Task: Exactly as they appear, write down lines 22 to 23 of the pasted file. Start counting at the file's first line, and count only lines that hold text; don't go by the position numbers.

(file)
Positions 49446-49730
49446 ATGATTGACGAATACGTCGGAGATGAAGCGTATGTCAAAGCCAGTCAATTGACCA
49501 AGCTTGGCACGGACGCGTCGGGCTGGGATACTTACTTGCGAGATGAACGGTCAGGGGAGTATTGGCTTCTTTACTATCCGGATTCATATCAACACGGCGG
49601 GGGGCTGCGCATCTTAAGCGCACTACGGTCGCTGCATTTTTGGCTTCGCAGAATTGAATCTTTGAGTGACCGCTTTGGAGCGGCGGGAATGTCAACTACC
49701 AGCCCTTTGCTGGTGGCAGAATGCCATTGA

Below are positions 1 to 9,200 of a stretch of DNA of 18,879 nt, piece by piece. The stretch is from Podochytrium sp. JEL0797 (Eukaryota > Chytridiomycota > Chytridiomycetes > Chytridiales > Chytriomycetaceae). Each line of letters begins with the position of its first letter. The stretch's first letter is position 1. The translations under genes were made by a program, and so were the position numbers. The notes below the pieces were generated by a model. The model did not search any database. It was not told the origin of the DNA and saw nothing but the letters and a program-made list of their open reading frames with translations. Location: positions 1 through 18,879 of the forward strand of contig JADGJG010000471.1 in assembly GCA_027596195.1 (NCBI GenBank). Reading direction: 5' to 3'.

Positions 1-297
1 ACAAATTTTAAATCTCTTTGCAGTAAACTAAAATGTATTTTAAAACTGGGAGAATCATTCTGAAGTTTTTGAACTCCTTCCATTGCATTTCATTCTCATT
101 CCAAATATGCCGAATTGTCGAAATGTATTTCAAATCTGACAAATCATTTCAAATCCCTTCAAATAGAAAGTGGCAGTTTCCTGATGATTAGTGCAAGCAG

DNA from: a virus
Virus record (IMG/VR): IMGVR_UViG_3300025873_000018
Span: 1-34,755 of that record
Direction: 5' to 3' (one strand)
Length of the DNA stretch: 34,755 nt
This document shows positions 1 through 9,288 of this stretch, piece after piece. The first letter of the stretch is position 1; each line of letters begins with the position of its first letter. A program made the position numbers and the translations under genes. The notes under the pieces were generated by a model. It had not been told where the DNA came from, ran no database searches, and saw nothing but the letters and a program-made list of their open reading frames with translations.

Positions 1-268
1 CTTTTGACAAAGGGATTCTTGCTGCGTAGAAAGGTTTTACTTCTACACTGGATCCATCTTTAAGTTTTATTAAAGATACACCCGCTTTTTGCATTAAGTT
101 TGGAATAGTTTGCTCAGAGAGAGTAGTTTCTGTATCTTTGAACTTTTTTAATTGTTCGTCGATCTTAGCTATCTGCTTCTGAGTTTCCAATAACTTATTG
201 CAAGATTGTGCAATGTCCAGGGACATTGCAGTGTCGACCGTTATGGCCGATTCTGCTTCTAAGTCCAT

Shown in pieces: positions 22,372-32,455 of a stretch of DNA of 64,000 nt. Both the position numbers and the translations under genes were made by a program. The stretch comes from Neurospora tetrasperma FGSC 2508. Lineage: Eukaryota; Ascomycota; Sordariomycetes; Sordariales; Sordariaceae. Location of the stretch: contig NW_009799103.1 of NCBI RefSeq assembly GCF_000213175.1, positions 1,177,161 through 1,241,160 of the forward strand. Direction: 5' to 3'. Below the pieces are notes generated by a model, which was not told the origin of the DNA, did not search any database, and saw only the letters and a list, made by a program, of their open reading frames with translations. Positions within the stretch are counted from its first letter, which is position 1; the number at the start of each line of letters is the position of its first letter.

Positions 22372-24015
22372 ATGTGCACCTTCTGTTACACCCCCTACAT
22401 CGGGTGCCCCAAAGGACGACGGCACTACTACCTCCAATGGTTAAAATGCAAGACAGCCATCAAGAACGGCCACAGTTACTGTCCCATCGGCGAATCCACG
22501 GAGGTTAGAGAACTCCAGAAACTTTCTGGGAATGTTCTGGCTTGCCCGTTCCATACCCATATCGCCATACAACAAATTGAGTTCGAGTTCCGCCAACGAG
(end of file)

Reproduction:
22372 ATGTGCACCTTCTGTTACACCCCCTACAT
22401 CGGGTGCCCCAAAGGACGACGGCACTACTACCTCCAATGGTTAAAATGCAAGACAGCCATCAAGAACGGCCACAGTTACTGTCCCATCGGCGAATCCACG